Susan L. Grant MD and Margaret Klugman RPA
Obstetics and Gynecology Board Certified




8 East 83rd Street
New York, New York 10028
Phone: 212.769.0755
Fax: 212.769.4728
info@grantklugmanobgyn.com

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Understanding Menopause

What Is Menopause?

Menopause simply means the end of menstruation. As a woman ages, there is a gradual decline in the function of her ovaries and the production of estrogen. Around the time a woman turns 40, this process speeds up. This menopause transition is known as perimenopause.

Menopause is the time in a woman's life when her period stops. It usually occurs naturally, most often after age 45. Menopause happens because the woman's ovary stops producing the hormones estrogen and progesterone.

A woman has reached menopause when she has not had a period for one year. Changes and symptoms can start several years earlier. They include:

  • A change in periods - shorter or longer, lighter or heavier, with more or less time in between
  • Hot flashes and/or night sweats
  • Trouble sleeping
  • Vaginal dryness
  • Mood swings
  • Trouble focusing
  • Less hair on head, more on face

Some symptoms require treatment. Talk to your doctor about how to best manage menopause. Make sure the doctor knows your medical history and your family medical history. This includes whether you are at risk for heart disease, osteoporosis, or breast cancer.

Women typically menstruate for the last time at about 50 years of age. A few stop menstruating as young as 40, and a very small percentage as late as 60. Women who smoke tend to go through menopause a few years earlier than nonsmokers. Most women notice some menstrual changes -- such as a shortening of cycle length (periods occurring closer together), skipped menstrual periods, and occasional heavy periods -- up to a few years before menstruation ceases.

There is great variation in experience of menopause among women. About 75% of women have hot flashes. Nighttime hot flashes are more common and may result in chronic sleep deprivation. Mood changes aren't as well understood, but some women report an obvious change in mood. In addition, women may experience vaginal dryness, painful intercourse, and urinary symptoms. These symptoms are often temporary and pass as your body adjusts. Hormone replacement therapy can help relieve the symptoms in the meantime.

However, menopause does increase your risk of osteoporosis (thinning of the bones) and heart disease. Talk with your doctor about how you can decrease these risks.

Treatment

Hormone Replacement Therapy

Menopause is the time in a woman's life when her period stops. It is a normal part of aging. In the years before and during menopause, the levels of female hormones can go up and down. This can cause symptoms such as hot flashes and vaginal dryness. Some women take hormone replacement therapy (HRT) to relieve these symptoms. HRT may also protect against osteoporosis.

However, HRT also has risks. It can increase your risk of breast cancer, heart disease and stroke. Certain types of HRT have a higher risk, and each woman's own risks can vary depending upon her health history and lifestyle. You and your health care provider need to discuss the risks and benefits for you. If you do decide to take HRT, it should be the lowest dose that helps and for the shortest time needed. Taking hormones should be re-evaluated every six months.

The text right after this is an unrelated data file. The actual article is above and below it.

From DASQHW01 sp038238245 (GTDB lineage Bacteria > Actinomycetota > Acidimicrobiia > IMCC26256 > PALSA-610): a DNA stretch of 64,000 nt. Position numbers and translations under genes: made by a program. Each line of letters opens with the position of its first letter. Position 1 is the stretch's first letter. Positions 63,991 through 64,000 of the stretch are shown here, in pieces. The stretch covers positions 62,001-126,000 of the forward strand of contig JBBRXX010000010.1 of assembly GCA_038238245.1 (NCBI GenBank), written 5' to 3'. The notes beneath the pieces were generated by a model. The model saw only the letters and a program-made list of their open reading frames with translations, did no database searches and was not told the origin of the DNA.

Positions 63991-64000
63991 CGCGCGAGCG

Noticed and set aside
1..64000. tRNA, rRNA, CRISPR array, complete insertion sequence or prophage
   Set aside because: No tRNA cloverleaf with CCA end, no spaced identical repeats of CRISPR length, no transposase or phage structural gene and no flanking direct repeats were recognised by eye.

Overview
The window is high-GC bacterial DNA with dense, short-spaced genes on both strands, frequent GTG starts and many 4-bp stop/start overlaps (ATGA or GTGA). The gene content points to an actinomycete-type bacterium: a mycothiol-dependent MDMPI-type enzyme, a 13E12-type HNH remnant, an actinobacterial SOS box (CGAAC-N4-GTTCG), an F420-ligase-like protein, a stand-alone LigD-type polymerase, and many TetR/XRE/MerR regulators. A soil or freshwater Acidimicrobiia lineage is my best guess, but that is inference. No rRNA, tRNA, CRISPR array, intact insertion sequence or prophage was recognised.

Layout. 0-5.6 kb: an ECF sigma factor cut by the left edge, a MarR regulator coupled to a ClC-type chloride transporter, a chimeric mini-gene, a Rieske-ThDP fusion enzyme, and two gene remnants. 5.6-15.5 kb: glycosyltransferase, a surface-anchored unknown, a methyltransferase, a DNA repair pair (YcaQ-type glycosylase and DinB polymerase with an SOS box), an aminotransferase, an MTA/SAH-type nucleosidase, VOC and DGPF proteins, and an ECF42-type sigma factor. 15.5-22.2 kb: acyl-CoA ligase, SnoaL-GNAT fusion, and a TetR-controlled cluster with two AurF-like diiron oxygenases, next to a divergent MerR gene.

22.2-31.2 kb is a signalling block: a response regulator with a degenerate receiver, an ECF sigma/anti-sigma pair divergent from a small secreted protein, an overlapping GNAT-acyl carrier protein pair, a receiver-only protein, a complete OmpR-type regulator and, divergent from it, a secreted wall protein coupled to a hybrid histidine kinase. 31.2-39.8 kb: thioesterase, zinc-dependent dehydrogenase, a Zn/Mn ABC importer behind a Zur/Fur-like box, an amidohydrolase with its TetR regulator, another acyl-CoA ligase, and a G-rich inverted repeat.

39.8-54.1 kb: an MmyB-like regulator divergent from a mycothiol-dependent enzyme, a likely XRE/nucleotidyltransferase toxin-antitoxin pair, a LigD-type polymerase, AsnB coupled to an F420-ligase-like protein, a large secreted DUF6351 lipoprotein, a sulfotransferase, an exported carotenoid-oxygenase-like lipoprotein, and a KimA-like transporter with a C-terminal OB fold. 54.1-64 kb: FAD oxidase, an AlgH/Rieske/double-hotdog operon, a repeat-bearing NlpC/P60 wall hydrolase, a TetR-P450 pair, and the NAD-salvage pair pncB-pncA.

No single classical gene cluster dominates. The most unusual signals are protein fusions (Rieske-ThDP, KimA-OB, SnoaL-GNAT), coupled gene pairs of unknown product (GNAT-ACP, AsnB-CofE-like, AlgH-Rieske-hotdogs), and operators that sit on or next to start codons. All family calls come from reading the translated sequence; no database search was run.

Natural Treatments/Alternative Therapies

You may want to consider alternatives to menopausal hormone therapy to ease menopausal symptoms. Some women decide to take herbal, natural, or plant-based products to help their symptoms. But there is not enough evidence to know if treatments like these are helpful. Tell your doctor if you are taking any of these treatments. They may have side effects or make another drug not work as well. Some of the most common ones are:

  • Soy. This contains phytoestrogens (estrogen-like substances from a plant). Some research has shown that soy food products can help with mild hot flashes. Other research suggests that women who have been diagnosed with estrogen-dependent breast cancer should be cautious with their soy intake. Eating large amounts of soy products could be harmful for women with this type of breast cancer.
  • Other sources of phytoestrogens. The active ingredients in most dietary supplements for menopause are phytoestrogens - chemicals found in plants that may act like the estrogen produced naturally in the body. These include herbs, such as black cohosh, wild yam, dong quai, and valerian root.
  • Bioidentical hormone therapy. Bioidentical hormones are custom-mixed formulas containing various hormones that are chemically identical to those naturally made by your body. These over-the-counter products are marketed as being tailored to a woman's individual hormone needs. There are two main types of Bioidentical hormones:
    1. Those that are FDA-approved and commercially available with a prescription
    2. Those that are mixed on an individual basis for women in compounding pharmacies, which are NOT FDA-approved

It is important to know that alternative therapies can affect medical care by introducing personal belief systems that are not typically a part of the doctor-patient relationship.

sources:
http://www.nlm.nih.gov
http://www.webmd.com
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